A multispecies model (MSFOR) is used to predict the relative change in equilibrium yield and spawning stock biomass (SSB) of commercially important fish stocks in the North Sea resulting from a reduction in the fishing mortality generated by the roundfish fishery. Because predation mortality is a function of the abundance of prey and predators the results will depend on recruitment. Assuming recruitment to be independent of stock sizes the effect of changes in recruitment is studied by repeating the predictions at all possible combinations of +- 50% changes in predator and prey recruitment levels. All of the predictions result in a relative increase in the SSB of Atlantic cod (Gadus morhua) and saithe (Pollachius virens) and in a relative decrease in the SSB of Atlantic herring (Clupea harengus) and Norway pout (Trisopterus esmarkii). In these cases the sign of the relative change is robust to recruitment changes. However, for haddock (Melanogrammus aeglefinus), sprat (Sprattus sprattus), and sandeel (Ammodytes marinus) the relative change in SSB is found to be either positive or negative depending on the level of recruitment. The predictions for haddock are highly sensitive to changes in the level of saithe recruitment.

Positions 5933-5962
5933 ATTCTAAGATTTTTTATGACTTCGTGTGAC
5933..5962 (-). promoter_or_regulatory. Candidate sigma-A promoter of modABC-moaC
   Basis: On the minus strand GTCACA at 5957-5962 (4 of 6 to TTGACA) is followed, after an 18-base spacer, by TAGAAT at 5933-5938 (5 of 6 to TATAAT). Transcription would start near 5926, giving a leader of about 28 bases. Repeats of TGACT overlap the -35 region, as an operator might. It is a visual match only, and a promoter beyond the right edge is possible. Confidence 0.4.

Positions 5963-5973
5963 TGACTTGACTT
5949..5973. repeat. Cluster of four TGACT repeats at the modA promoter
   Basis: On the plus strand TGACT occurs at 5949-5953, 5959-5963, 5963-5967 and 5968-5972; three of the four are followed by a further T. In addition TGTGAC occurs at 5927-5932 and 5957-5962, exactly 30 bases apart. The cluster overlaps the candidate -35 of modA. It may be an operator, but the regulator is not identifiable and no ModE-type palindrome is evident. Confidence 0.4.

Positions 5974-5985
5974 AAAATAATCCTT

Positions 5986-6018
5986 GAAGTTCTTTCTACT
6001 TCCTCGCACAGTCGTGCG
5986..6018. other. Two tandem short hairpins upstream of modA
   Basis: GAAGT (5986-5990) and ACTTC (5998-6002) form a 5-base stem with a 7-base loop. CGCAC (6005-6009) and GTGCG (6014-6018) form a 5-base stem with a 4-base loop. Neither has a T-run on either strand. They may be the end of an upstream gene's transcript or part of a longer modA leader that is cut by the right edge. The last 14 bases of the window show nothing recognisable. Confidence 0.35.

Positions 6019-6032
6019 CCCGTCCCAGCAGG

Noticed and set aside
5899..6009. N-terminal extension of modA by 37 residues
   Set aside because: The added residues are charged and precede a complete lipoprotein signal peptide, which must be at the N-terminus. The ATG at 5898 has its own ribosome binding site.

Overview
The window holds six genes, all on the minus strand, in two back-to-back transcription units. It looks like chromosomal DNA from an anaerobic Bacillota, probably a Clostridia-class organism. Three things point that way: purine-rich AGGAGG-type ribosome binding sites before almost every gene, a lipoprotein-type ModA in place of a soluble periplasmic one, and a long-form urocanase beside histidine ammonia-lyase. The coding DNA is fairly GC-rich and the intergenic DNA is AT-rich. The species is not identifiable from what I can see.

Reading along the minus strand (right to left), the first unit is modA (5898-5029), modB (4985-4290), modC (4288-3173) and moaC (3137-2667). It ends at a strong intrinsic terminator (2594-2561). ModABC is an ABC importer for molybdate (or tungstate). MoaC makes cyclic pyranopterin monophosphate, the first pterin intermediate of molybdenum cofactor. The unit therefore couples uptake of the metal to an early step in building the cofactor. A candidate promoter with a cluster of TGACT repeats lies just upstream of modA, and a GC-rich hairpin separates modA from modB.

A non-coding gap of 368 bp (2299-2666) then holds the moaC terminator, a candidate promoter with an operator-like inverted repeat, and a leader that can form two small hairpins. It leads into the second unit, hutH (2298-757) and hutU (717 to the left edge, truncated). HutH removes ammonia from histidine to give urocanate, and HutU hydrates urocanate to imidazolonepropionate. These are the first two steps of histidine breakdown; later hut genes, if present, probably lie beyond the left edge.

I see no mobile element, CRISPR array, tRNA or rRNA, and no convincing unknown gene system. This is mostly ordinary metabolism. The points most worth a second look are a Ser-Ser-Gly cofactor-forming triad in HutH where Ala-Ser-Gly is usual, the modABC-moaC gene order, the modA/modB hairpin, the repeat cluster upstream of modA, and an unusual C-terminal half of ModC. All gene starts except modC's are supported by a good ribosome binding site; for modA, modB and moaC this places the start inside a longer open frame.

|Journal||Canadian Journal of Fisheries and Aquatic Sciences|
|Publication status||Published - 1993|